A slow rollout of vaccines has recently dented Prime Minister Justin Trudeau’s popularity, with the lack of domestic production being blamed for Canada trailing many other developed nations in its vaccination drive.

Montreal’s cavernous Olympic Stadium, which once hosted young athletes during the 1976 summer games, on Monday saw thousands of octogenarians donning folding chairs and canes as they waited in a snaking line for jabs.

Tony Caccese said he had already waited more than an hour to get his 85-year-old mother vaccinated, as the two faced a longer line-up than during the Montreal summer games he attended as an 18-year-old.

“I’ve been to many baseball games, football games, soccer games, concerts, and I’ve never waited this long in a line-up,” Caccese said.

About 3,000 are expected to be inoculated on Monday at the stadium nicknamed the Big O, which was equipped with wheelchairs and golf carts to help those unable to walk, organizers said.

“There are people who are coming out of their home for the first time since the start of the pandemic,” said Caroline St-Denis, director of the vaccination campaign at the stadium.

Canada’s vaccine supplies are expected to get a boost after health regulator on Friday approved AstraZeneca’s COVID-19 vaccine, becoming the third shot to be available to Canadians.

That will help as provinces begin targeting elderly residents beyond those living at the long-term care facilities which accounted for the majority of COVID-19 deaths during the first wave.

With less than 4% of the population inoculated so far, the pace of Canada’s slow campaign has caused frustration, resulting in at least two senior corporate executives resigning for trying to jump the vaccine queue.

“We are going to have everyone vaccinated probably by the end of the summer,” Trudeau told NBC News’s Meet the Press on Sunday.

OVERWHELMED

In Manitoba, which plans to enlist chiropractors, massage therapists and optometrists, more than 300 dentists, or about 40% of registered dentists in the province, have joined the vaccination effort, said Dr. Marc Mollot, past president of the Manitoba Dental Association.

The western province of Alberta has started using pharmacies to administer vaccines to people aged 75 and over, but the province’s health services website initially crashed after more than 150,000 people logged on.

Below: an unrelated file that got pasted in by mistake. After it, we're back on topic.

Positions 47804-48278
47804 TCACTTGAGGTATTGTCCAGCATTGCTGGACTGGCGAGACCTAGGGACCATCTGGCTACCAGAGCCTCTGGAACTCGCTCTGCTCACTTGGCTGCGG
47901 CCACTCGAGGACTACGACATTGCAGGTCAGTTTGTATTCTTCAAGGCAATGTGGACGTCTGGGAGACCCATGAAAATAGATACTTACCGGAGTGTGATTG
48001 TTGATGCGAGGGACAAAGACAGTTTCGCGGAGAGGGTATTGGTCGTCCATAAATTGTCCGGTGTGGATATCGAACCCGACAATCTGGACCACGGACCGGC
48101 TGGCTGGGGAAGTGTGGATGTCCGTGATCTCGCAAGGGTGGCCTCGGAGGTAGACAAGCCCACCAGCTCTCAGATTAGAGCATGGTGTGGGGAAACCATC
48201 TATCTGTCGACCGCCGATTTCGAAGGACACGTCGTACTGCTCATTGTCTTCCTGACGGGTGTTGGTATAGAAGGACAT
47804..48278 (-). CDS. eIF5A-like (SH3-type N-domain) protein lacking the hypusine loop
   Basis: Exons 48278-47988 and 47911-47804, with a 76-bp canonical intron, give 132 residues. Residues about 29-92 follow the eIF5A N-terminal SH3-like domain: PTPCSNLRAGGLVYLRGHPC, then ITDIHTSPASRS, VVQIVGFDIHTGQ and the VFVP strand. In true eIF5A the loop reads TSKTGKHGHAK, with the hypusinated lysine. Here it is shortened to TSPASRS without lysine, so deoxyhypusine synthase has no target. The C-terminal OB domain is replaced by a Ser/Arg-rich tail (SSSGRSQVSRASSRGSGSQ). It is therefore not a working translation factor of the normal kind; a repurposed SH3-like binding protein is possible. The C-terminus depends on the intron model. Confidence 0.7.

“It’s been 10 long months in this pandemic, people’s nerves are worn raw by nearly a year of restrictions, a year of uncertainty, frustration, stress and anxiety,” Alberta health minister Tyler Shandro told reporters last week.

While the country’s most populous province Ontario will not launch a centralized booking system until March 15, some public health units have already started booking elderly patients.

Quebec’s campaign at the stadium gets underway during the province’s spring break, amid fears that a variant of the novel coronavirus could spread during the holiday.

The Quebec government is wrestling with plans to bring elderly residents to inoculation sites like the stadium since the Pfizer vaccine’s cold storage requirements make it impossible to transport the vaccine to individual homes.

Quebec has also reached agreements with pharmacists and businesses to expand inoculations in the coming months.

British Columbia said on Monday that seniors over 80 and indigenous people over 65 would be able to book appointments for vaccinations in the coming weeks. The province issued orders last week allowing health care workers like dentists and midwives to administer vaccines.

“Vaccines are our ticket out of the pandemic,” Alberta health minister Shandro said.

(Reporting By Allison Lampert and Christinne Muschi in Montreal. Additional reporting by Nia Williams in Calgary, Rod Nickel in Manitoba, Moira Warburton and Allison Martell in Toronto; Editing by Denny Thomas and Nick Zieminski)